Because of the JICI”S recommendation, CIA Inspector General, John L. Helgerson, spent 17 months exploring every area of the agency’s performance prior to 9/11. According to numerous media accounts following this extensive review, the IG’s final report stated that certain individuals failed to meet an acceptable standard of performance, and it recommended that their conduct be assessed by an internal review board for possible disciplinary action. The final report was then given to Porter Goss, the CIA Director at that time. Senate Intelligence Committee: In August 2005, after almost one year of reviewing the report and giving certain individuals a chance to rebut the claims against them, CIA Director Porter Goss, finally released the report to Congress. After an additional six weeks, Goss rejected appeals from both congressional intelligence committees to make it public. No action has ever been taken against the individuals named by the Inspector General and presumably many are still at their jobs.

Correspondence then began between the Senate Intelligence Committee and the CIA requesting the declassification and release of the report. The requests are as follows:

August 2005 : request for declassification and release by Chairman Roberts to then CIA Director Porter Goss. DENIED!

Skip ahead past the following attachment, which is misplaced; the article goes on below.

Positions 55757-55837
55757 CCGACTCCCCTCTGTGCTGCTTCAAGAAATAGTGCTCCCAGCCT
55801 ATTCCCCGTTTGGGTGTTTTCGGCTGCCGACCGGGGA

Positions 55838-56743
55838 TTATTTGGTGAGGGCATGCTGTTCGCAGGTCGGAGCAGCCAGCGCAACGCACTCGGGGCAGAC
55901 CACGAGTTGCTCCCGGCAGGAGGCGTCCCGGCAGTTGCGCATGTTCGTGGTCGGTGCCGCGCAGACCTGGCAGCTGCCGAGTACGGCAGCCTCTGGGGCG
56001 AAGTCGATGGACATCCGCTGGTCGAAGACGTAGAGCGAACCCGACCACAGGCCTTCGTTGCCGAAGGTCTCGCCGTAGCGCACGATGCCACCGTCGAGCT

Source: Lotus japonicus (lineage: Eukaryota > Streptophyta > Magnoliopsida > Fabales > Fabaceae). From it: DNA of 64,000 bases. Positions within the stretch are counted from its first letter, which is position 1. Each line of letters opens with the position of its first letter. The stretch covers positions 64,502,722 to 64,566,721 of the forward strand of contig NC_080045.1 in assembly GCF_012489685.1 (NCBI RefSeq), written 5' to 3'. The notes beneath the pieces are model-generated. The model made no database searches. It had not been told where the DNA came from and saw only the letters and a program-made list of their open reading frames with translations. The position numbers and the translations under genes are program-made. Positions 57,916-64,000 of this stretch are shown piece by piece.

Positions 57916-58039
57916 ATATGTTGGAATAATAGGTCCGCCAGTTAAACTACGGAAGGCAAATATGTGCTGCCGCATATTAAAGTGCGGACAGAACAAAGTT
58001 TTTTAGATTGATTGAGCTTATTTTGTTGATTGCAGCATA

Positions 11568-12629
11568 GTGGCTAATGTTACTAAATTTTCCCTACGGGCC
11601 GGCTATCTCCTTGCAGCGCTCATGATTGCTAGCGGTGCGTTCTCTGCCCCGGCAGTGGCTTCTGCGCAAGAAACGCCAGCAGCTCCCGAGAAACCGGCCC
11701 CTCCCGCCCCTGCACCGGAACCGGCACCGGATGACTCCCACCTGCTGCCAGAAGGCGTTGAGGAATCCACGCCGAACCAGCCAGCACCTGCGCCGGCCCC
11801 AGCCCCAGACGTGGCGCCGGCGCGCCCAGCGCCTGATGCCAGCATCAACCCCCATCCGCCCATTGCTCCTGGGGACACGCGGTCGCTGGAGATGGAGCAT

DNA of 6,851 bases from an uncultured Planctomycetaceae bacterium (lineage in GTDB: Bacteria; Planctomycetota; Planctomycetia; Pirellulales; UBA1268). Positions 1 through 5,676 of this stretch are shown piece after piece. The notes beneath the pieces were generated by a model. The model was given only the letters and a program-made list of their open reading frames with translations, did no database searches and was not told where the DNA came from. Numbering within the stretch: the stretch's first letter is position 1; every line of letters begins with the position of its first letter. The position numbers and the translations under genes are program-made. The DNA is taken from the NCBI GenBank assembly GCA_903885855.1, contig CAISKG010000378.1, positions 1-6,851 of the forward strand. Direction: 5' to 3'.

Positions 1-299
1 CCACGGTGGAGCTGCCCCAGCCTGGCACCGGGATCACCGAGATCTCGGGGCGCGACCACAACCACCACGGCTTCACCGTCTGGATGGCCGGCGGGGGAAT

January 2006 : request for redaction and release by Senator Wyden to Director Goss. DENIED!

May 2006 : issue of declassification and release raised again during confirmation hearings for new CIA Director General Michael Hayden, who stated in a letter to Senator Wyden that he “intended to examine the issue.”

June 2006 : Committee staff prepared a proposed redacted version of the Executive Summary of the report, which Chairman Roberts sent to General Hayden for Comment. August 2006 : General Hayden notified the Committee that he did not intend to declassify the report.

September 2006 : Chairman Roberts forwarded the proposed redacted Executive Summary to DNI Negroponte and requested that he work with the Committee to determine what redactions would be necessary in order to release the report.

November 2006 : Negroponte declined to do so.